Can Kentucky Become A Team? Does It Need To?

Posted by nvr1983 on November 23rd, 2011

The old adage is that for many great teams the whole is greater than the sum of their parts, but for this year’s Kentucky team the opposite may be true. While John Calipari and the rest of Big Blue Nation hopes that this changes by the end of the season, the team’s performance early on indicates that this may not be the case. If the Wildcats continue to excel as individuals playing well in moments, but doing so inconsistently, the question is whether these Kentucky Wildcats are loaded enough to win a title by relying on their extraordinarily talented parts as opposed to becoming an efficiently functioning team. We have seen plenty of instances where supremely talented teams fail to live up to their potential because they rely on spectacular individual performances rather than cohesive play as a unit. However, few college basketball teams have boasted this amount of talent (all five Kentucky starters could be selected in next year’s NBA Lottery), particularly in an era where much of the top-level talent spends so little time in college.

Are The Wildcats A Group Of Individuals Or A Team?

The suggestion that the Wildcats function more as a talented group of individuals rather than a team should not be taken as a condemnation of Kentucky’s basketball team or John Calipari’s coaching methods even if some within the Big Blue Nation will take it as such. It is more a reflection of the extraordinary talent on this team and the lack of experience (outside of two seniors, the rotation is essentially two sophomores and four freshmen). You can make a compelling argument that the Wildcats still have ample time this season to come together as a team, but an equally compelling argument can be made that the skill sets of the players in their rotation tend to overlap so much that it is unrealistic for Calipari to put a rotation of his five best players on the floor and not have at least one of the players be somewhat redundant. As a result, it is unlikely that Kentucky will use all five players on the court at their optimal level, particularly on offense.

If Kentucky is on (even several players rather than as a team), there is not a team in the country that should beat them. They are simply too talented, too long, too athletic, and too quick for anyone else in the nation to beat if they play well. Of course, the Wildcats have vulnerable areas, like Old Dominion demonstrated when they threatened Kentucky late in the second half on Sunday, but that was more likely a reflection of the Wildcats’ sloppy play rather than some secret recipe for teams to knock off UK. If the Wildcats shoot poorly from the field and backslide into one of those ruts in which they turn the ball over every other possession, they are vulnerable — this has indeed happened on a couple of occasions so far — but so is every other basketball team ever assembled outside of the 1992 US Olympic Team.

Calipari Is Still Trying To Figure This Team Out

My assertion that Kentucky functions more of a group of individuals rather than a team is not meant to imply that they do not play solid basketball, showboat too much, or look like an AAU team. On the defensive end, they are nothing short of spectacular with a nation-leading adjusted defensive efficiency of 84.6, and their opponents have an effective field goal percentage of 35.5% (seventh nationally). On the offensive end, they are nearly as good with an adjusted offensive efficiency of 118.4 (second nationally) and an effective field goal percentage of 58.8% (tenth nationally). When you actually watch them, though, you will see a team that relies on bursts of individual offensive excellence — only 54% of their made field goals come off assists, 146th nationally — rather than as a cohesive unit that only defers to the hot hand when necessary, as almost every team does. This inconsistency is apparent when you look at their regular rotation from top-to-bottom:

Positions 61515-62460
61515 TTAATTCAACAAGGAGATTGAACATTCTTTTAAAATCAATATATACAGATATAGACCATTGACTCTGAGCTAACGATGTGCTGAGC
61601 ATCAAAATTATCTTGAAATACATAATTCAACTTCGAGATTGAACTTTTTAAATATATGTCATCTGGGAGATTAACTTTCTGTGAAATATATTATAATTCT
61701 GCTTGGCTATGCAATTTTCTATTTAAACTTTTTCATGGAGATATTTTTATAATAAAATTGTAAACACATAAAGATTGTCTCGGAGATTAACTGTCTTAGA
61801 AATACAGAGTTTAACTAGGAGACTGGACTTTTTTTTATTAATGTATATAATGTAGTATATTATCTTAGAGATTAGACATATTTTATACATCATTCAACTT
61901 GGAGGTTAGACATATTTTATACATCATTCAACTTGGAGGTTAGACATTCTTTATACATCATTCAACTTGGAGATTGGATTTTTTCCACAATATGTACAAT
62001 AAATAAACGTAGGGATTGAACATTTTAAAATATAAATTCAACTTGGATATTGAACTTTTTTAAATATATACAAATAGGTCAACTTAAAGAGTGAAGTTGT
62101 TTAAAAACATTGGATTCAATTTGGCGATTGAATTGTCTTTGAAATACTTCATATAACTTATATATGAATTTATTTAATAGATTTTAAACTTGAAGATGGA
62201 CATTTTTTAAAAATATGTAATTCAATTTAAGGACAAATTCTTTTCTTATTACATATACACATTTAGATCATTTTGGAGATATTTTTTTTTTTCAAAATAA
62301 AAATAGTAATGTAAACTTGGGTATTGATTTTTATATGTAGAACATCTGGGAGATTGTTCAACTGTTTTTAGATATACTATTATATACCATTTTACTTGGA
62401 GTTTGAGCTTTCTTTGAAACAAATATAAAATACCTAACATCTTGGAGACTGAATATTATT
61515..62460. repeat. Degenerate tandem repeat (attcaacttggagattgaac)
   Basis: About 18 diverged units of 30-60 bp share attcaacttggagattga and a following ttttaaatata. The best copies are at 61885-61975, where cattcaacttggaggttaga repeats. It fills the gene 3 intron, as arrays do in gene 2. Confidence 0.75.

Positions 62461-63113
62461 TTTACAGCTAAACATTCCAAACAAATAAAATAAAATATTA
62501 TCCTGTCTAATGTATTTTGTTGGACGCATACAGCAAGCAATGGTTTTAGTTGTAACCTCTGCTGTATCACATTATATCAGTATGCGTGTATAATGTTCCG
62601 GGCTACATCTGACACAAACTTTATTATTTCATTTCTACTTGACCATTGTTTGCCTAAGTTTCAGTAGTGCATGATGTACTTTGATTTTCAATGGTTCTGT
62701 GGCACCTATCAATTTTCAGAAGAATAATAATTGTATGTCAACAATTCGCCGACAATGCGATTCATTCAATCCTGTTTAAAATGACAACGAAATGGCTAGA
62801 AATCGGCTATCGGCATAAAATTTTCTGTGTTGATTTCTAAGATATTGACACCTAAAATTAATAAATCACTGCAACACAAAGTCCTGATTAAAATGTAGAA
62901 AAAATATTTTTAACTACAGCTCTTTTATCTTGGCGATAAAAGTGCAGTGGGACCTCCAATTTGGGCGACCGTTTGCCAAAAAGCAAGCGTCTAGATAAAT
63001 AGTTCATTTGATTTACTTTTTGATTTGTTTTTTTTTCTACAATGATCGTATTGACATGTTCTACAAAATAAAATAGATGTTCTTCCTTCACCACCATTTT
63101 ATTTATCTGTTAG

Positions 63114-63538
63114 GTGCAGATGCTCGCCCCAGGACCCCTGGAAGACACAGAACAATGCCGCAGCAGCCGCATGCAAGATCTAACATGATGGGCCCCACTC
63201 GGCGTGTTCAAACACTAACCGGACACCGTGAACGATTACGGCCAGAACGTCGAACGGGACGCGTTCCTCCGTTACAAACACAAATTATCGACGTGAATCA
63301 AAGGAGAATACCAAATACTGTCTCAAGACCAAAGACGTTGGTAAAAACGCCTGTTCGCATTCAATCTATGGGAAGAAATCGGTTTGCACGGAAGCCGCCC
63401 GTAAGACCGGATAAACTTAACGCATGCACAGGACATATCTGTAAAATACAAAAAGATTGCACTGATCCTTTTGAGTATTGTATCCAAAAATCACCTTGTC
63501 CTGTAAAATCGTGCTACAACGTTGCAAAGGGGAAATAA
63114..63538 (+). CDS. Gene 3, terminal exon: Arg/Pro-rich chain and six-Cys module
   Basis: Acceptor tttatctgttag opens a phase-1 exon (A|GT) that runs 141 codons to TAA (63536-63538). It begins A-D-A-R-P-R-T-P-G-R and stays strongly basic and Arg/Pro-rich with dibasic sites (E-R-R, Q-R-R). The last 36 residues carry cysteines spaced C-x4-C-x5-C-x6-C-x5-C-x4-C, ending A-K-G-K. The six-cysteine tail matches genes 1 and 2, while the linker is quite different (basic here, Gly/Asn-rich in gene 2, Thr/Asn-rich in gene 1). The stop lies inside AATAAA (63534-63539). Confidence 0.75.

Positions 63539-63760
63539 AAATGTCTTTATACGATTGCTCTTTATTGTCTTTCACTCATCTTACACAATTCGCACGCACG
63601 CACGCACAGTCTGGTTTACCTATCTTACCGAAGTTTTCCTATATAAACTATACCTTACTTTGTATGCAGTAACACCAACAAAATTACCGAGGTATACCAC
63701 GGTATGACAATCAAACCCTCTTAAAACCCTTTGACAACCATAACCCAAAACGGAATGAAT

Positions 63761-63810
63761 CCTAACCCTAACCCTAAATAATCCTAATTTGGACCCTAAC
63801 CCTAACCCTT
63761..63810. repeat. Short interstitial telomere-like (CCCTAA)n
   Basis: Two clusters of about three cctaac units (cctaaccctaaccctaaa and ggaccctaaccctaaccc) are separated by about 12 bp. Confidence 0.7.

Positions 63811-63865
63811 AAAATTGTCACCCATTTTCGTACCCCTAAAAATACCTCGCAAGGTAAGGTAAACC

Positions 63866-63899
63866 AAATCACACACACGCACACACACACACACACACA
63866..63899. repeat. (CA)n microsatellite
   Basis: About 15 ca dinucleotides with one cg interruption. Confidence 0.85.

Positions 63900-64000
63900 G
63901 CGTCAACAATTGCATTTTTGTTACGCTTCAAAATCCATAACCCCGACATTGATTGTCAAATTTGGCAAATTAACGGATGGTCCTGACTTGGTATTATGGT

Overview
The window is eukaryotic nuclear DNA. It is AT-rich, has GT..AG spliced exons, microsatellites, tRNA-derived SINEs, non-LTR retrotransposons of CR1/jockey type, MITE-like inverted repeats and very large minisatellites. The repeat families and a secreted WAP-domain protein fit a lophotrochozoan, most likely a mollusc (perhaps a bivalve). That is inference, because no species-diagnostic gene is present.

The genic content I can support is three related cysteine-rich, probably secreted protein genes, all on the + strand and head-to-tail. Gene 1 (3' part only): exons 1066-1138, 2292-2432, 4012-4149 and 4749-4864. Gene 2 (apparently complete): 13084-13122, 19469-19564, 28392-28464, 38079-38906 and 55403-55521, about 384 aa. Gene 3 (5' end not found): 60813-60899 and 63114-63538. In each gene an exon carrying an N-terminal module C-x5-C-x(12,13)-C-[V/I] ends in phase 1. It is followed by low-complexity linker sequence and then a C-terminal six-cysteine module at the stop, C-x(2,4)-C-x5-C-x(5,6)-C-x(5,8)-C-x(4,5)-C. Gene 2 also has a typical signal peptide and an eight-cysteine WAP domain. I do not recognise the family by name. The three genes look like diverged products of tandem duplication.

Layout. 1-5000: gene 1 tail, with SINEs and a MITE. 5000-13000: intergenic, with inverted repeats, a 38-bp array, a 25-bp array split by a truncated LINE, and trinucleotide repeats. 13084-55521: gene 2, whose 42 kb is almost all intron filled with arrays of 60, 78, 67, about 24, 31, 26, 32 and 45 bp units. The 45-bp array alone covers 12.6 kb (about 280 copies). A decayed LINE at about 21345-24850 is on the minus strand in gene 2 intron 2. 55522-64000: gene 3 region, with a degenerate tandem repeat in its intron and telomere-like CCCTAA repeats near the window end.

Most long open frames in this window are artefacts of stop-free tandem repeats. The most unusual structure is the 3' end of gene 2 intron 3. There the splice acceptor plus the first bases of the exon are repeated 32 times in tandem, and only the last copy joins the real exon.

• Terrence Jones: Davis may be the most hyped player on Kentucky’s roster, but it is Jones who entered the season as the team’s top player after being named the SEC Preseason Player of the Year. Jones has neither lived up to the preseason accolades or come close to his spectacular early-season performance as a freshman; remember, he left Maui last November as a potential #1 overall pick on more than a few draft boards. Jones has shown flashes of brilliance, but he has disappeared for long stretches and has a tendency to overreact to situations. This was evident in the game against Old Dominion when he nearly got thrown out after a contentious sequence under the basket in the second half.
    • Anthony Davis: Although he is the least offensively skilled of the Kentucky starters, Davis is probably the one opposing teams fear the most because his ridiculous combination of athleticism and wingspan make him a nightmare to guard and keep off the glass. As our SEC correspondent Gerald Smith noted, Kentucky airballs should be referred to lobs to Davis for the rest of his college career. Still, Davis is inconsistent at best on offense and tends to get lost when his more skilled teammates try to take over the games themselves. What Davis does already excel at is blocking shots (4.5 per game in just under 25 minutes per game this season) and putting the fear of God into the opposition during fast breaks both on the offensive and defensive end.